when it came to composition we were given some “rules” or “essential tips” (if you don’t like rules). there’s the “rule of thirds” and “power points”. creating effective photographs often means simplifying and usually choosing one COI (Center Of Interest). as a photographer you have to preconceive the image you want and then you have to guide the viewers eye to your “point” with your use of colour, contrast, leading lines and camera angles. simplifying your image does not equal simplifying your thought processes before you make the photograph.
and that’s why we don’t simply take photographs. we MAKE them.
- adventure – part 4
last Sunday we had our “early morning outing”. we had to meet at the venue at 06:30 am. i always find it difficult to wake up so early but once i’m up i feel fantastic. i love the early morning light. it wasn’t such a bad thing that i saw a magnificent shooting star trailing across the still-dark sky. i missed my onramp onto the highway because i was watching it but who cares? a quick u-turn and i was on track again. we spent some cold hours taking photographs of subjects i would usually have found pretty boring but with that light and looking through my viewfinder, i found myself excited by what i saw. just like our lecturers said; if you want great photographs, you’ve gotta be up before the sun.
yesterday evening my husband asked me what i learned at my photography class that morning. i told him about exposure compensation and about the histogram. he looked at me with one raised eyebrow and said “a histogram!? isn’t that a surgery performed on women!?”.
needless to say he won’t be impressed with my divulging of his “moment”. of course, i can’t really expect him to have known that a histogram is basically a graph that shows the highlights, mid-tones and shadows of each individual image. i like that Hannah, one of our passionate lecturers called it the “heartbeat monitor” of the photograph. a clipped histogram on the right means you have blown out whites, while a clipped left is shadows that are too dark to show any detail. of course some people would say your histogram should be a lovely little hill; sloped on each side and gently round in the middle. BUT some of us WANT patches of blown out whites and too-dark shadows. and that’s just another reason i love photography. it’s all about making choices; preconceiving the image you want in your head, and then telling your camera how to capture it.
after hearing a little about aperture priority mode (Av) and shutter priority mode (Tv), we got to see our images up on the wall; an intimate little exhibiton. quite a feeling.
yesterday was our last class for the Fundamentals course. i didn’t leave without a pamphlet with information on all the other courses the College offers. i’ll need it. i’ll be back. i want more.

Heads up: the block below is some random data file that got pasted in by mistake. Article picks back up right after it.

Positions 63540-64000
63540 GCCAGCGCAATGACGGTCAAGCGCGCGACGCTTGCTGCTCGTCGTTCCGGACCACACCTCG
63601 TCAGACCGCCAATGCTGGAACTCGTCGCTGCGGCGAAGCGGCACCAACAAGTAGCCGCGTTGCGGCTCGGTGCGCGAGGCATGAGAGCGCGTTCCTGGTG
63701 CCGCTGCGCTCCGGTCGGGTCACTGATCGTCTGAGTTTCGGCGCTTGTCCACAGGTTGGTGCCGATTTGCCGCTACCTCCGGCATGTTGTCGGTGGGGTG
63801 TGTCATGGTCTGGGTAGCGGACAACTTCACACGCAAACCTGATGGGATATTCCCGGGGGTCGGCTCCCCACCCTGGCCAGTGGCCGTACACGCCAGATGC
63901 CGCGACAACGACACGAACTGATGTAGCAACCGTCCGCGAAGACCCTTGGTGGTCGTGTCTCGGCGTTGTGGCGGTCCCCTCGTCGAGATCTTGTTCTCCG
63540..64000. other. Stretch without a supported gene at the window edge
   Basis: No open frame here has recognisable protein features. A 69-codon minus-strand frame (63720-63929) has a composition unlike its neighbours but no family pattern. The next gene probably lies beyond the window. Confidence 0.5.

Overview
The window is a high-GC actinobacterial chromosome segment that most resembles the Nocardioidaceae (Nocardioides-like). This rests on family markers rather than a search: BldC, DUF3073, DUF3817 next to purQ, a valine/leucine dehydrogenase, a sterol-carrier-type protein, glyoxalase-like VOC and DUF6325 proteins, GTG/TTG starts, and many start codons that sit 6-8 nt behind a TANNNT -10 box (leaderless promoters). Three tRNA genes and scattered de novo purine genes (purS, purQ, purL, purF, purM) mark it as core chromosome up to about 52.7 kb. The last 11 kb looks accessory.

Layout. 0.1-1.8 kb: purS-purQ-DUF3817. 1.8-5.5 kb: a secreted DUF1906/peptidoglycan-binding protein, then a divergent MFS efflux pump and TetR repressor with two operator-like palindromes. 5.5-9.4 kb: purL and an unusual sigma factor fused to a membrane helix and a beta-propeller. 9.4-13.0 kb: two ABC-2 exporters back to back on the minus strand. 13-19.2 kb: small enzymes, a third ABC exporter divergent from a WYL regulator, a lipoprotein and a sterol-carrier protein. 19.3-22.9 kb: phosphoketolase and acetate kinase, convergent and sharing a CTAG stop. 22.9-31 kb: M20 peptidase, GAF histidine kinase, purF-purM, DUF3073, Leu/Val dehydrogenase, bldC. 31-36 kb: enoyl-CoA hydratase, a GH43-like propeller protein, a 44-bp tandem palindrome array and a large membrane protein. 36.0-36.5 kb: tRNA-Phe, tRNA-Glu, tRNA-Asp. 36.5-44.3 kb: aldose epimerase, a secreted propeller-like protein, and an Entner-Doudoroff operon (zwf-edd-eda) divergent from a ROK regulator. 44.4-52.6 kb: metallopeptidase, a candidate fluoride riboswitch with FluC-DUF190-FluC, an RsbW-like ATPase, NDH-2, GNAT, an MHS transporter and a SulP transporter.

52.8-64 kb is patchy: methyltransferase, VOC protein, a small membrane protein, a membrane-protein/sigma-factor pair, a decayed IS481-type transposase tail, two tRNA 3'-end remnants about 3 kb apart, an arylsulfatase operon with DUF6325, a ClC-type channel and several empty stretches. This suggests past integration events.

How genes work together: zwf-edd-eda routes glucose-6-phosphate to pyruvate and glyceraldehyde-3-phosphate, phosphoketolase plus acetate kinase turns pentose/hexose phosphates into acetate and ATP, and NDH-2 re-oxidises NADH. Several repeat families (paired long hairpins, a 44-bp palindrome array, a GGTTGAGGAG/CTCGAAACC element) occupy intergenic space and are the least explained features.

- PhotoComment Magazine Issue 18
It is finally here! Due to some technical problems this issue was unable to go live in August as it should
have. We have taken the extra time to get some more great content to bring you a great issue of PhotoComment Magazine. Our apologies for the delay.
In this issue:
The Feature this month is Mental Resolution. We have been following the adventures of fancyblithe as she has embarked on a Photography course as a complete novice, in this article she wraps up with her overall impressions of the course and photography and we get to she some of the work she has produced.
We feature Cas Pretorious from Camera Club as our Reader’s Portfolio.
We report back on the Worldwide Photo Walk.
We review the Nikon S8000, Nikons Ultra zoom Compact Digital Camera.
Lisa Solonynko teaches us how to take great photographs of Smoke.
We also have our regular features including Scoop, Editors Comment and Final Comment.
- learning to share
i’m one of those irritating “artists” who doesn’t like showing off my work because of how critical i am of myself. seeing my photos in the photo comment mag however, kind of made me go…”hang on a sec, this feels pretty awesome”. i need to keep sharing. i need to open myself up to an onslaught of crits or praise and be equally gracious about feedback in both categories, instead of brushing off any compliments…
…so, i went ahead and uploaded a few of my recent images. as you might notice i have played around with editing a bit:
for some reason i have noticed that some photographers try not to divulge where their photo-shopping (or in my case “gimping”) has helped the creative process.
personally, i think that’s a bit narrow minded. you need a great image before you even begin your editing. editing can enhance a fantastic image. if we carry on trying to hide any editing, we start to become like those people who say “photographers aren’t artists because the camera does everything”.
as a photographer, you preconceive the image. you make the photo in your head before the shutter comes down. and that process is just extended into your editing. if you have no creative vision, editing won’t help you much. right?
some might say “keep telling yourself that”. i will, thank you very much.
my unprofessional opinion counts because this is my blog post.